Being one of the few African children at my school; my name was different and so were my hairstyles. I used to get called, Busy Biscuit, Bee Cee, Busy Wissy and Busy Wakinola.
My hair was twisted with very strong, hair cotton and supposedly resembled Medusa. Not knowing who Medusa was at junior school, I got very upset and wanted to have hair like my friends. Luckily, I didn’t get into any fights, but looking back that was my first encounter with racism/bullying. Fortunately, for me, I was able to bounce back and as my cultural education at home got stronger, I was able to educate my school friends.
When they didn’t say my name properly, I told them I wouldn’t say theirs properly either. When they got upset, I then tried to explain how I felt. With some people this worked, with others…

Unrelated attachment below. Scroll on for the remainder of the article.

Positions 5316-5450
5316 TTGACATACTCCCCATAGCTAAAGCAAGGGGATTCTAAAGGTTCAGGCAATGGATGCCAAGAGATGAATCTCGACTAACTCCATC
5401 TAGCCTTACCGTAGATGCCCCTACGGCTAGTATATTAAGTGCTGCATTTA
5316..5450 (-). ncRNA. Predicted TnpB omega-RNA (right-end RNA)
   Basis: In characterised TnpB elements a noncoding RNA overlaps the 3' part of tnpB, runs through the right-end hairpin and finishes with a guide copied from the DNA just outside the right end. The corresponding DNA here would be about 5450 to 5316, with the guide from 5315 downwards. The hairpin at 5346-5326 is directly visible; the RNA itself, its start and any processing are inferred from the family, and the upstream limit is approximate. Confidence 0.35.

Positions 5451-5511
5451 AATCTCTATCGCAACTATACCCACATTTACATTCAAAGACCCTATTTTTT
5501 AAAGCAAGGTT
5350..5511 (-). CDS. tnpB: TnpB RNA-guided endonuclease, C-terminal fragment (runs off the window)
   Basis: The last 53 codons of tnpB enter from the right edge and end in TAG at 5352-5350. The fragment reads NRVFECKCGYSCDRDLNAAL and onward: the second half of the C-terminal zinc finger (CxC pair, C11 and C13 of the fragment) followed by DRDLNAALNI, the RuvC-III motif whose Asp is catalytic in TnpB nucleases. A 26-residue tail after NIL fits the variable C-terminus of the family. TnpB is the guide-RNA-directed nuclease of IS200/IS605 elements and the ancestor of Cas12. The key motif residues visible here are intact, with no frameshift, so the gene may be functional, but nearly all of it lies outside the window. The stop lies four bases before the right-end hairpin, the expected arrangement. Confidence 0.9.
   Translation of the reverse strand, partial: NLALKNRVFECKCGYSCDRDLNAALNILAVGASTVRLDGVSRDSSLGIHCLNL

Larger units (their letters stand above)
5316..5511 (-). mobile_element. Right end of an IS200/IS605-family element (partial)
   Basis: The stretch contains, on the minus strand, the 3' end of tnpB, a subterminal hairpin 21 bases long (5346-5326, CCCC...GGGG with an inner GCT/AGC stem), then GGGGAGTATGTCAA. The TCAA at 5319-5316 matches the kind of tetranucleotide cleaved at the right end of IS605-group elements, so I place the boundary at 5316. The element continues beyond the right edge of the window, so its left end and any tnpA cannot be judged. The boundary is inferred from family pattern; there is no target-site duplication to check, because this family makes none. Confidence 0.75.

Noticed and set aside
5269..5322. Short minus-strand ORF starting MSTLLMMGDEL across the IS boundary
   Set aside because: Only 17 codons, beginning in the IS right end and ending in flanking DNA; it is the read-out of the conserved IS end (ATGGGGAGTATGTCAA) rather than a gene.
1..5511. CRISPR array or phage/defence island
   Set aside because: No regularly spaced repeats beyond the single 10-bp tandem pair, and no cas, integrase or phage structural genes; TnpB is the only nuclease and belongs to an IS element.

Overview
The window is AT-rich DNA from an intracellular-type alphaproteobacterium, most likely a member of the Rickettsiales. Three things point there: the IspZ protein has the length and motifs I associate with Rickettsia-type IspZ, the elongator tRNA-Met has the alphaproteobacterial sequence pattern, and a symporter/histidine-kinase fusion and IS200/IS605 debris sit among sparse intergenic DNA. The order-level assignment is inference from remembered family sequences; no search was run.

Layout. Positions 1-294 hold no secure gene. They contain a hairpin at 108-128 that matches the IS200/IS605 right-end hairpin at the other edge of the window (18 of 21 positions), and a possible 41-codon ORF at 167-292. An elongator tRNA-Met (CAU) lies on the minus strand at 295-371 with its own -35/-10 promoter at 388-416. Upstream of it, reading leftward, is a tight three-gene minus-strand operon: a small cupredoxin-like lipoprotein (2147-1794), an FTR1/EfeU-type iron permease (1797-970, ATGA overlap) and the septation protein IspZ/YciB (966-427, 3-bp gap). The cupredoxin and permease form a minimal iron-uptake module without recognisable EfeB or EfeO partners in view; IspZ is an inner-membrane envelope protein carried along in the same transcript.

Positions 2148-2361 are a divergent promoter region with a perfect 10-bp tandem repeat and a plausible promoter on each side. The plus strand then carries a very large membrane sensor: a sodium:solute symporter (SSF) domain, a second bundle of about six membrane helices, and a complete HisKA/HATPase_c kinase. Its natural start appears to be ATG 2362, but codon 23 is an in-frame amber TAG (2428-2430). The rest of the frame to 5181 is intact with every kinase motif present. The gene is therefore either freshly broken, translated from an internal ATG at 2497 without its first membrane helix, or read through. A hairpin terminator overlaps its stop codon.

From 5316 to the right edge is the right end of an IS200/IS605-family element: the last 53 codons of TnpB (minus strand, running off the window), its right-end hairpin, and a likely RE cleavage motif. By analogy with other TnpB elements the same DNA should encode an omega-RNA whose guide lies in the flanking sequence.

Other times, when I was called names, I ignored the person until they said my name properly, then answered them, they soon got the message.
I also wore thick NHS glasses from the age of five and “four eyes” was said to me many times. Me saying “four eyes is better than two", soon shut people up!
Looking back, I liked being different, especially with my hairstyles. Even, during my teens, my hairstyles changed every six weeks. I wanted to blend in, but also stand out.
"It is time for parents to teach young people early on that diversity there is beauty and there is strength."